Tag Archives: Martin Scorsese

THE 50 YEAR ARGUMENT

Robert Silvers was a brilliant, demanding, funny, painstaking, and inspiring editor, a walking chronicle of postwar literary-political history, an intimidating sweetheart, and very dear to me. At the end of an editorial session, once he had identified all your piece’s weaknesses, evasions, and missed opportunities, he would close with a brusque, even peremptory, but always, somehow, hopeful, “See what can be done.” In the world according to Silvers, there was always something to be done. — Michael Chabon

The New York Review of Books was founded in 1963 by Barbara Epstein, Jason Epstein, and their West 67th Street neighbors Elizabeth Hardwick and Robert Lowell during an extended newspaper strike in New York City. They asked their friend Robert Silvers to edit the broadsheet—and he agreed, if Barbara would join him as co-editor.

The Review was an immediate success, and during first decades published Mary McCarthy on Vietnam, James Baldwin (“An Open Letter to My Sister, Miss Angela Davis”), Isaiah Berlin, Hannah Arendt, Gore Vidal, Norman Mailer, Joan Didion, Richard Hofstadter, Edmund Wilson, Susan Sontag, Noam Chomsky, I. F. Stone, W. H. Auden, and many more. Today, Zadie Smith, Yasmine El Rashidi, Zoë Heller, Janet Malcolm, Hilton Als, Darryl Pinckney, James Fenton, Colm Tóibín, and Daniel Mendelsohn continue the intellectual tradition.

Before Silvers died in 2017, Martin Scorsese and David Tedeschi filmed the editor in his domain. The resulting film—THE 50 YEAR ARGUMENT, narrated by Michael Stahlbarg—documents the history of the paper with in-person interviews and a rich selection of clips. The film is available through HBO Max and is streaming free in September, courtesy of the Review.

See link below.

THE 50 YEAR ARGUMENT

Directed by Martin Scorsese and David Tedeschi.

Now streaming.

From top: Barbara Epstein and Robert Silvers in 1963 in their first office in the Fisk Building, New York City, photograph by Gert Berliner, courtesy and © the photographer and The New York Review of Books; David Moore, Mary McCarthy, New York, 1956, courtesy and © the photographer and the National Portrait Gallery, Australia; The New York Review of Books, May 25, 2017; Gore Vidal (center) with John F. Kennedy and Jacqueline Kennedy; Nina Simone and James Baldwin, early 1960s, photograph by Bernard Gotfryd, courtesy and © the photographer’s estate and the Library of Congress Collection; Isaiah Berlin (left) and Silvers, photograph by Dominique Nabokov, courtesy and © the photographer; Darryl Pinckney in London, 1991, photograph by Nabokov; Martin Scorsese and David Tedeschi, The 50 Year Argument (2014), image courtesy and © HBO Documentary Films; W. H. Auden; Joan Didion, photograph by Jill Krementz, courtesy and © the photographer; Francine du Plessix Gray and Silvers, photograph by Nabokov, courtesy and © the photographer.

MARTIN SCORSESE AND ROBERT DE NIRO AT THE EGYPTIAN

THE IRISHMAN actually started about thirty-five years ago with the idea of the remake of The Bad and the Beautiful and the sequel Two Weeks in Another Town. Somehow we exhausted that. And so when [Robert De Niro] came across this story and gave it to me, he said: “You know, this is an amazing part for Joe, if he wants to do it.” And also for Al Pacino—and I never worked with Al all these years, you know? We just knew that they were right for it. And then we looked at each other and realized we were meant for this somehow. It’s not necessarily a culmination, but a sense of contemplation of where we are, near the end of our lives. — Martin Scorsese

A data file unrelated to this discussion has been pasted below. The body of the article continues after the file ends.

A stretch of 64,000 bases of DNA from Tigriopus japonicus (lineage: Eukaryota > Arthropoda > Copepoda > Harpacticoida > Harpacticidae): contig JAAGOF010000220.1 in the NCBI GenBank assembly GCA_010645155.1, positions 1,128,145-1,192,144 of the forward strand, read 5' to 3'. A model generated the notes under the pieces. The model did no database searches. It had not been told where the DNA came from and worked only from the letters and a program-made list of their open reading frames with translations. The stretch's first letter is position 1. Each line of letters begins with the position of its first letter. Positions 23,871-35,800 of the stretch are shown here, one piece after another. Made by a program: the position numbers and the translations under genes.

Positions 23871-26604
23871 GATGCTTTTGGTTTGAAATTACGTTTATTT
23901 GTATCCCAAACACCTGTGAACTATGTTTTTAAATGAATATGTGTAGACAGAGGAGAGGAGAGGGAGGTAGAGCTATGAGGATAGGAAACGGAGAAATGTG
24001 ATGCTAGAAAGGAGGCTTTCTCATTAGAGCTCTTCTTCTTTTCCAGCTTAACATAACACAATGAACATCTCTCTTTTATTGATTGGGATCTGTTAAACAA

To open the American Cinematheque series The Films of Marty and Bob, Scorsese and De Niro will participate in a full discussion about forty-five years of cinematic collaboration, followed by a screening of their latest masterpiece THE IRISHMAN.

MARTIN SCORSESE and ROBERT DE NIRO IN CONVERSATION—THE IRISHMAN

Saturday, January 4, at 6 pm.

Egyptian Theatre

6712 Hollywood Boulevard, Los Angeles.

Martin Scorsese, The Irishman (2019), from top: Joe Pesci (left) and Robert De Niro; De Niro, Al Pacino, and Ray Romano; Kathrine Narducci (left) and Stephanie Kurtzuba; U.S. film poster; De Niro and Bobby Cannavale (foreground right); De Niro, Pesci, and Lucy Gallina. Images courtesy and © the filmmaker, the actors, the photographers, and Netflix.

DAVID CROSBY IN CONVERSATION

He was central to the Laurel Canyon scene of the 1960s, created some of the most resonant music of his era, fell in love with Joni Mitchell, became addicted to heroin and cocaine, and—after a weapons and drug conviction—became a fugitive from the law.

But it wasn’t until after his eventual arrest, getting clean in prison, and restarting his musical life with old bandmates that David Crosby managed to alienate every important person he made music with—Roger McGuinn (The Byrds), Stephen Stills, Graham Nash, and Neil Young.

Such is the intractable nature of the subject of the essential new documentary DAVID CROSBY—REMEMBER MY NAME, directed by A. J. Eaton and produced by Cameron Crowe, who has known Crosby since Crowe was a teenage reporter for Rolling Stone. In Eaton’s film, Crosby praises the artist “who was the best of all of us”:

“When [Joni] found she was going over people’s heads, she went further.”